Which is easier to trust -- a 1,300-component assembly with shaky performance, or a 10-component one with reliable data?
Many manufacturers have worked with the standard, stamped lamination steels for decades. Engineers know the obstacles associated with them, and they accept them as law. But the emergence of powder-based soft magnetic materials shouldn't be ignored by those looking to increase their electric motor's efficiency.
Those seeking a truly unique, remarkable part may benefit from soft magnetic composite (SMC) or sintered soft magnetic (SSM) materials, material processes exclusive to powder metallurgy. How do SMCs compete with lamination steels? Let’s take a look.
Spoiler: It’s only with powder-based electric motor core materials that you can reduce a product from 1,300 to 5.
Magnetic Powder vs. Laminates for Electric Motor Efficiency: Basic FYIs
Electromagnetic motor design typically involves one of three material processes. Two from the world of powder metallurgy (PM), and one using laminate (typically formed via stamping).
Soft magnetic composites are ferromagnetic powder particles ideally coated with a uniform layer of electrical insulating film. SMCs are ideal for AC electric motor design. Parts formed from SMCs are compressed just like any traditional powder metal part, but undergo a "less-hot" heat treatment process than ...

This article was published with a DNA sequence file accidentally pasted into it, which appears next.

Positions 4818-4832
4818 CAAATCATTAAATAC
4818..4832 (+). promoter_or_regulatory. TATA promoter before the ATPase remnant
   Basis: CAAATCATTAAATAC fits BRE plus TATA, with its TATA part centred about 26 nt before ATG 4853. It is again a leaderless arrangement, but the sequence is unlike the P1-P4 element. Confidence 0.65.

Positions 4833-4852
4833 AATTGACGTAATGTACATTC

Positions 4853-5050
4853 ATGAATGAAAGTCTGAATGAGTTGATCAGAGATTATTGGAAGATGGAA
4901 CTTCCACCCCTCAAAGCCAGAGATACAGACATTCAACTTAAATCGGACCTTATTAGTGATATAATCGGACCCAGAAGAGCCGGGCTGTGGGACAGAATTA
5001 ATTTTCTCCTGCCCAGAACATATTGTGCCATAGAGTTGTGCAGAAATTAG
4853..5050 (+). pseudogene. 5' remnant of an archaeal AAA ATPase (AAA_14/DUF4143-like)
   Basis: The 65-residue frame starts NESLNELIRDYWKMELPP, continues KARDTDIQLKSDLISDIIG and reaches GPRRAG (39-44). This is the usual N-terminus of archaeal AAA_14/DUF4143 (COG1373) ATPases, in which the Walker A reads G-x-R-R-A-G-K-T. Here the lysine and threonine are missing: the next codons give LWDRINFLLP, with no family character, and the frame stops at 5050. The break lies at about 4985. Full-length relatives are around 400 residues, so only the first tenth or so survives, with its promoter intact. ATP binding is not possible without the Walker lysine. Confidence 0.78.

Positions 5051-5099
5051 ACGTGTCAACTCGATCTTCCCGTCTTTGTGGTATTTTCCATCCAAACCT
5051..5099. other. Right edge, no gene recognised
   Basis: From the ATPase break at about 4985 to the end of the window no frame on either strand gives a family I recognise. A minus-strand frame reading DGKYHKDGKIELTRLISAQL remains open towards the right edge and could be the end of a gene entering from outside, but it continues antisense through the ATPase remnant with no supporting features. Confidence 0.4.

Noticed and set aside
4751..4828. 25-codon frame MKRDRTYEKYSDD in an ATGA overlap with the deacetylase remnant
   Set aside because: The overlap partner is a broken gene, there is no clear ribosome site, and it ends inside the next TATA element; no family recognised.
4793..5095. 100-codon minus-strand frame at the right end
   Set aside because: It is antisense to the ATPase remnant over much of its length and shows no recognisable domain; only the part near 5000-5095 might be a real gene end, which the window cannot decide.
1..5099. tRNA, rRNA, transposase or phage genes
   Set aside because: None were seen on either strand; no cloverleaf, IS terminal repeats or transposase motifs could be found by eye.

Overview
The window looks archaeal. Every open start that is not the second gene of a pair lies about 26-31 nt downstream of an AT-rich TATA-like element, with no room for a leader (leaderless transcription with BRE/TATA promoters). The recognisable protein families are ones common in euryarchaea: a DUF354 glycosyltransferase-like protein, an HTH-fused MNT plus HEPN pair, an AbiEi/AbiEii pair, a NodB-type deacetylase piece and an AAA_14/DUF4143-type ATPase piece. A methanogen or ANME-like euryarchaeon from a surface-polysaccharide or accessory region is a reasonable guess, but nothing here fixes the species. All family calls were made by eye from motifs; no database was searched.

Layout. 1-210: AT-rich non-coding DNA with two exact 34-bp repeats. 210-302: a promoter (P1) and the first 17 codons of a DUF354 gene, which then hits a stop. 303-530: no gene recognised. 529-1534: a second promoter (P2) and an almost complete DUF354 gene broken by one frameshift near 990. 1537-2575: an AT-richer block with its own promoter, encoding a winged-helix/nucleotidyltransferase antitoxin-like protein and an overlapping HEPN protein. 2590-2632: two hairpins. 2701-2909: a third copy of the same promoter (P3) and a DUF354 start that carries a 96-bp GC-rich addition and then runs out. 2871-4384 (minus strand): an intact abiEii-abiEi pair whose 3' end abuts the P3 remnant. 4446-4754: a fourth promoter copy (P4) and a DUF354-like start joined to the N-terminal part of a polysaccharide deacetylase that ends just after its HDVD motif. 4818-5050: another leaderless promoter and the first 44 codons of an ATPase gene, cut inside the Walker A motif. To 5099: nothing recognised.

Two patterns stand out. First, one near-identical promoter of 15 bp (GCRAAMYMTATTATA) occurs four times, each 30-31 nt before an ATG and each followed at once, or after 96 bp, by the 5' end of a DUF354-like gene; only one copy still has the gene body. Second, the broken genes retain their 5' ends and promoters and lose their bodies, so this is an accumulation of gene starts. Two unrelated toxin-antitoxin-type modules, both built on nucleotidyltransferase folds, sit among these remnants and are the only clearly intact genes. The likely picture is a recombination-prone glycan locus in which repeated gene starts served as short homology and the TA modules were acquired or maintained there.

... Sintered soft magnetic materials, which are -- you guessed it -- sintered. Like SMCs, they are powder-based and additive in nature. Unlike SMCs, advanced manufacturers can heat SSM materials up to 2500 °F to better balance magnetic and strength properties. Sintered powders are ideal as a DC motor magnet material.
Steel laminates, however, are NOT formed by a powder metal process. They instead come from a solid block of raw steel that the manufacturer stamps or into strips. Think of your bathroom or stovetop exhaust fan as an example. That motor has 6-7 laminations stacked in there. Each one is a little thinner to compensate for a laminate’s inability to form a rounded shape.
(DYK? Heat = thickness squared is a good rule of thumb. A component 2x as thick as another component will generate 4x the heat. But with powdered metal, we throw those rules out the window. We take each particle and make a mini-lamination in the assembly.)
Limitations of Motor Lamination Material
Lamination steels have been around since the invention of electricity. Yet they have limitations factors affecting the efficiency of electric motors.
Think about a piece of sheet steel that's rolled thin and stamped. You’re limited to a 2-D shape. You can stack sheets to get a 3-D effect, but it’s still not true 3-D.
Example: Say you need 100 laminations in your rounded part design. You have to make each one a little less wide than the previous. (Think of a toddler’s toy ring set.) This tends to make the electric motor assembly process complicated. Shuffling laminations together to make the right shape can be a huge pain.
Another example: Look at this design. How would you be able to do that in lamination? There’s simply no way of holding it together easily. The complexity involved in making that shape is very high.
Soft Magnetics Thrive in High-Efficiency Electric Motor Design
A soft magnetic composite is not just a series of thin sheets. Instead it’s something that can become a truly unique shape.
Creating a round component is easy with powdered metal. In fact, you can achieve it with a single press stroke!
The design stage becomes much more efficient with SMCs in a case like the part above. You have that shape on the outside and a step-down region on the inside, followed by another tall shape on the inside. That’s almost impossible to do with lamination. It can be done with powder metal.